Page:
App review: Instapaper

Sim Ahmed considers the very real first world problem of managing information overload

There is a lot of interesting content on the internet but the great tragedy of life is that none of us will ever get to read all of it. The Herculean problem of trying to read all the things you want to is being tackled by different services (with varying levels of success), but Instapaper is leading the pack.

A very long time ago I was quite content with saving interesting tidbits using Internet Explorer’s bookmarking tool and as I grew savvier with the web I started using web apps like Delicious to store all the things I wanted to view later.

Now, with my iPad with me everywhere I go, I actually have the opportunity to catch up on the move.

For this I exclusively use Instapaper, which is also available as an iPhone, Android and web app. The app isn’t free, but $4.20 is a small price to pay for the peace of mind that you won’t lose track of that great article you wanted to read later.

The core functionality of Instapaper is saving web pages for offline reading. It does this by scraping the content on a page and downloading it to your device. Parsers remove peripherals like menus, ads, and comments - leaving only the article you’re wanting to read, along with any embedded media.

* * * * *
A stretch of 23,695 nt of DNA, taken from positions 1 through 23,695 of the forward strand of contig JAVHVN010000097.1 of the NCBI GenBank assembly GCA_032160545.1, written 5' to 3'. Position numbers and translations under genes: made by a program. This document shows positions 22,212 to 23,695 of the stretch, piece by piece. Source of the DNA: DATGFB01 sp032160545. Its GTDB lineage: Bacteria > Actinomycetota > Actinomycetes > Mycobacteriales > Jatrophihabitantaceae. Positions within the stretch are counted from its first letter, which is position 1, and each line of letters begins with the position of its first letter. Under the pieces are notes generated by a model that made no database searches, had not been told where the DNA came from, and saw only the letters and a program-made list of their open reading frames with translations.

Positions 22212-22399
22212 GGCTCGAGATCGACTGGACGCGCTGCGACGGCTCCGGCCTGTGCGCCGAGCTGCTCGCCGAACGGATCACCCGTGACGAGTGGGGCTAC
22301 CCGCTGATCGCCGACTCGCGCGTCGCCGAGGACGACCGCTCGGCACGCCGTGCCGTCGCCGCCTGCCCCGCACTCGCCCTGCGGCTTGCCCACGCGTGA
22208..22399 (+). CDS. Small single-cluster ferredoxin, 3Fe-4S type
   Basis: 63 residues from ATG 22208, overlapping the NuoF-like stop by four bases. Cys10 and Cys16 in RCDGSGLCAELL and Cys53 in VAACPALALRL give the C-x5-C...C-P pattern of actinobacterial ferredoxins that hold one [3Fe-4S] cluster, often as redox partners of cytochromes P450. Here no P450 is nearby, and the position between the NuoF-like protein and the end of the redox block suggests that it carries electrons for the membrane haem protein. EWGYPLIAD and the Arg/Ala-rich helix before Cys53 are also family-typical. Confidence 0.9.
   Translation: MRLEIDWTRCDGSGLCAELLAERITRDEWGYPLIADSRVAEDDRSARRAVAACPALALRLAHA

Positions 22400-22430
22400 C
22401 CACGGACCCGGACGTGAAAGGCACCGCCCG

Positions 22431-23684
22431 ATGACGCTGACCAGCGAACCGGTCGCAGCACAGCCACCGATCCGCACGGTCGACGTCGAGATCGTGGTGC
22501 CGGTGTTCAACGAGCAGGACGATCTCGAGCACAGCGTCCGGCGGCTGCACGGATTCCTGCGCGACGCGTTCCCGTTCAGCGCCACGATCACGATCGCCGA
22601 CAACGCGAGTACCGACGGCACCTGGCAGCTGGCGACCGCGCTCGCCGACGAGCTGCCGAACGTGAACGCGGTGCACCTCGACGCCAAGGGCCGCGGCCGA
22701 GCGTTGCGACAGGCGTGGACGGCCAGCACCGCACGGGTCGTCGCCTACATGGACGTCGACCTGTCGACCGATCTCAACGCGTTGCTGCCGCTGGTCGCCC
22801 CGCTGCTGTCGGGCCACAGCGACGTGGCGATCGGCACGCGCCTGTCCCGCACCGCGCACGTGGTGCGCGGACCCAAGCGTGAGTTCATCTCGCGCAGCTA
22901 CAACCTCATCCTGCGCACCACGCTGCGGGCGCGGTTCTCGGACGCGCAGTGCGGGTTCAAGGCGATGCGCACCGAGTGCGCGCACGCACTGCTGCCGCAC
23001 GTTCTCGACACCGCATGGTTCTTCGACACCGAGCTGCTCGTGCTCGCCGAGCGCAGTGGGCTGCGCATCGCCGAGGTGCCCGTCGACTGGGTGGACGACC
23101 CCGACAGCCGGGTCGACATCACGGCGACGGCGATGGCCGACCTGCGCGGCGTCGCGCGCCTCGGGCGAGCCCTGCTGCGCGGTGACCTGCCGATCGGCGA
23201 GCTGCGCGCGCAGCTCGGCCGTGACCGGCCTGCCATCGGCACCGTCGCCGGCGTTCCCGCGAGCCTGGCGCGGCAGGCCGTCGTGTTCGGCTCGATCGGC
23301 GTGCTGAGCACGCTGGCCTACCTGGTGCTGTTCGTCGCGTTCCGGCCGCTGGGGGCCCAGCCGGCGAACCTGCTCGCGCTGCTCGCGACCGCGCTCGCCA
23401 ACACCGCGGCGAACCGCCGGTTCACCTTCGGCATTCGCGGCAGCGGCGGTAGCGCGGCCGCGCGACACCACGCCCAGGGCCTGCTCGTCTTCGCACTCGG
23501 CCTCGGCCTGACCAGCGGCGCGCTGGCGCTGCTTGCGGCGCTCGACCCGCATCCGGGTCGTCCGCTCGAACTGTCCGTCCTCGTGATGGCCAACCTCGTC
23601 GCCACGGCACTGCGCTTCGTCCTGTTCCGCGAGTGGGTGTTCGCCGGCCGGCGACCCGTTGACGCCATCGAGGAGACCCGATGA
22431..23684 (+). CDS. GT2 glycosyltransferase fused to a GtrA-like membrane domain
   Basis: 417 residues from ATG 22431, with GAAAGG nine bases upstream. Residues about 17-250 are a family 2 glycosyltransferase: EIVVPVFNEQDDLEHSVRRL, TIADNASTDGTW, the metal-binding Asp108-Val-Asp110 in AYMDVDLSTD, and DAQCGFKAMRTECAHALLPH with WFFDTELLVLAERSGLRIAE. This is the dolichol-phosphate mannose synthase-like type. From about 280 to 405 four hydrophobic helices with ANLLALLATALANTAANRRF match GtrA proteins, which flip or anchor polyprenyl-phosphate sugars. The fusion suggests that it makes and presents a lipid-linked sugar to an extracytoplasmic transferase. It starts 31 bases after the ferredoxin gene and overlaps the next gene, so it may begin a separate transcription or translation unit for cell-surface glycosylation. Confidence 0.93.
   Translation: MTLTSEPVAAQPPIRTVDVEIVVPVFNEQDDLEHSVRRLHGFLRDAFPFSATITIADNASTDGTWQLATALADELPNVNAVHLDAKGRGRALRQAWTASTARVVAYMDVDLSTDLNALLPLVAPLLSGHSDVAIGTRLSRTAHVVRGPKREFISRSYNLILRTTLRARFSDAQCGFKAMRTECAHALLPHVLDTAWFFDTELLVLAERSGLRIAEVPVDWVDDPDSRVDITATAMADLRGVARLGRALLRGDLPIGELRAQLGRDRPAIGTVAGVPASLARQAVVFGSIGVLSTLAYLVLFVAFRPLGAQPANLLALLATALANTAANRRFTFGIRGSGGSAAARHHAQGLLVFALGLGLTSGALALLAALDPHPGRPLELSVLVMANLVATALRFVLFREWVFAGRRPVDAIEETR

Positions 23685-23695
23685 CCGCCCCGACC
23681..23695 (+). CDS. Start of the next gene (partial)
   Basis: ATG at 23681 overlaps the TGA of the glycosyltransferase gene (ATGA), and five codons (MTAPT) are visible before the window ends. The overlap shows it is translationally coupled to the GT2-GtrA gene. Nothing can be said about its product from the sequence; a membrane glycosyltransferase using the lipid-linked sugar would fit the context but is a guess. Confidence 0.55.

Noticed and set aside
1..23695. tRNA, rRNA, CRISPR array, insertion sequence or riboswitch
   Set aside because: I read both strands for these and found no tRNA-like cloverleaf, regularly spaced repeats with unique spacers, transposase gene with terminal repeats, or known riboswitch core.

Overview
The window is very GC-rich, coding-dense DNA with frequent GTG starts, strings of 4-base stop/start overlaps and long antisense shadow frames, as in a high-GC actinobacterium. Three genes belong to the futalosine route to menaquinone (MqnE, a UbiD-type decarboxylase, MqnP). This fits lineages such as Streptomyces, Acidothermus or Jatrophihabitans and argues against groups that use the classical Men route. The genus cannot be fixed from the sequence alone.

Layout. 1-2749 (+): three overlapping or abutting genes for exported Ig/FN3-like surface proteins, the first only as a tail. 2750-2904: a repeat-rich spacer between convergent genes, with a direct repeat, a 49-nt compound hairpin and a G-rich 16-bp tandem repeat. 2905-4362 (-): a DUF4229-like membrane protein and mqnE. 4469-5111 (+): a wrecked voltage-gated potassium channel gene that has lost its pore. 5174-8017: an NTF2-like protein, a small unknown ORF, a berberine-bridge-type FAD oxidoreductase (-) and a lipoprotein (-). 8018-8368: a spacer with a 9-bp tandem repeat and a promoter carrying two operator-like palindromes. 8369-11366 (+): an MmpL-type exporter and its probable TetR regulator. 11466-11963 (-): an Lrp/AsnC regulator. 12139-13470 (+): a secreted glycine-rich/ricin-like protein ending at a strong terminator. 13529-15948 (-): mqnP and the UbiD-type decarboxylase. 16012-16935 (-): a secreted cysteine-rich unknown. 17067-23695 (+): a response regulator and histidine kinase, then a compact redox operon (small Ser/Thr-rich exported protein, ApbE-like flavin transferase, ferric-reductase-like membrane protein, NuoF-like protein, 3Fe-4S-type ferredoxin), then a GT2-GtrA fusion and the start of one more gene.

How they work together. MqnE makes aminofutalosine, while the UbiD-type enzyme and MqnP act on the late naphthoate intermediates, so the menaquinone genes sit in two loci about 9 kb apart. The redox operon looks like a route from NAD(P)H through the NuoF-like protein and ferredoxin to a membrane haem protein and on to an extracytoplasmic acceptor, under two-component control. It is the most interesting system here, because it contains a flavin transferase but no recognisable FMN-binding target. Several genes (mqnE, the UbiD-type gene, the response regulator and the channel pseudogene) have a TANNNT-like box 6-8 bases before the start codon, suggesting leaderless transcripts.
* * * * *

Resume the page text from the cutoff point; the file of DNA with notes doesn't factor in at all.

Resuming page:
The scraping and processing is all conducted on Instapaper’s servers. This means you only download the final offline version which saves on data charges. At the moment you can only store 500 articles on your device, but all articles are kept backed up on the Instapaper web app.

The reading environment is the best part of Instapaper, and it uses every precious inch on your device. The minimalist display is a pleasure to read from, especially if you’ve grown tired of the constant pinch-zooming required on some sites.

Organisation is a more difficult than in competing apps like Pocket. The folder and tagging system is cumbersome to the point I no longer use it. Instead, all my recent articles just pile up messily in the main folder.

Instagram wouldn’t be a modern app without some sort of social integration grafted on to it. In this case you have the option to automatically download the articles which have been shared by your friends on Twitter and Facebook.

4 Stars

$4.19 - Apple App Store

$3.19 - Android Play Store

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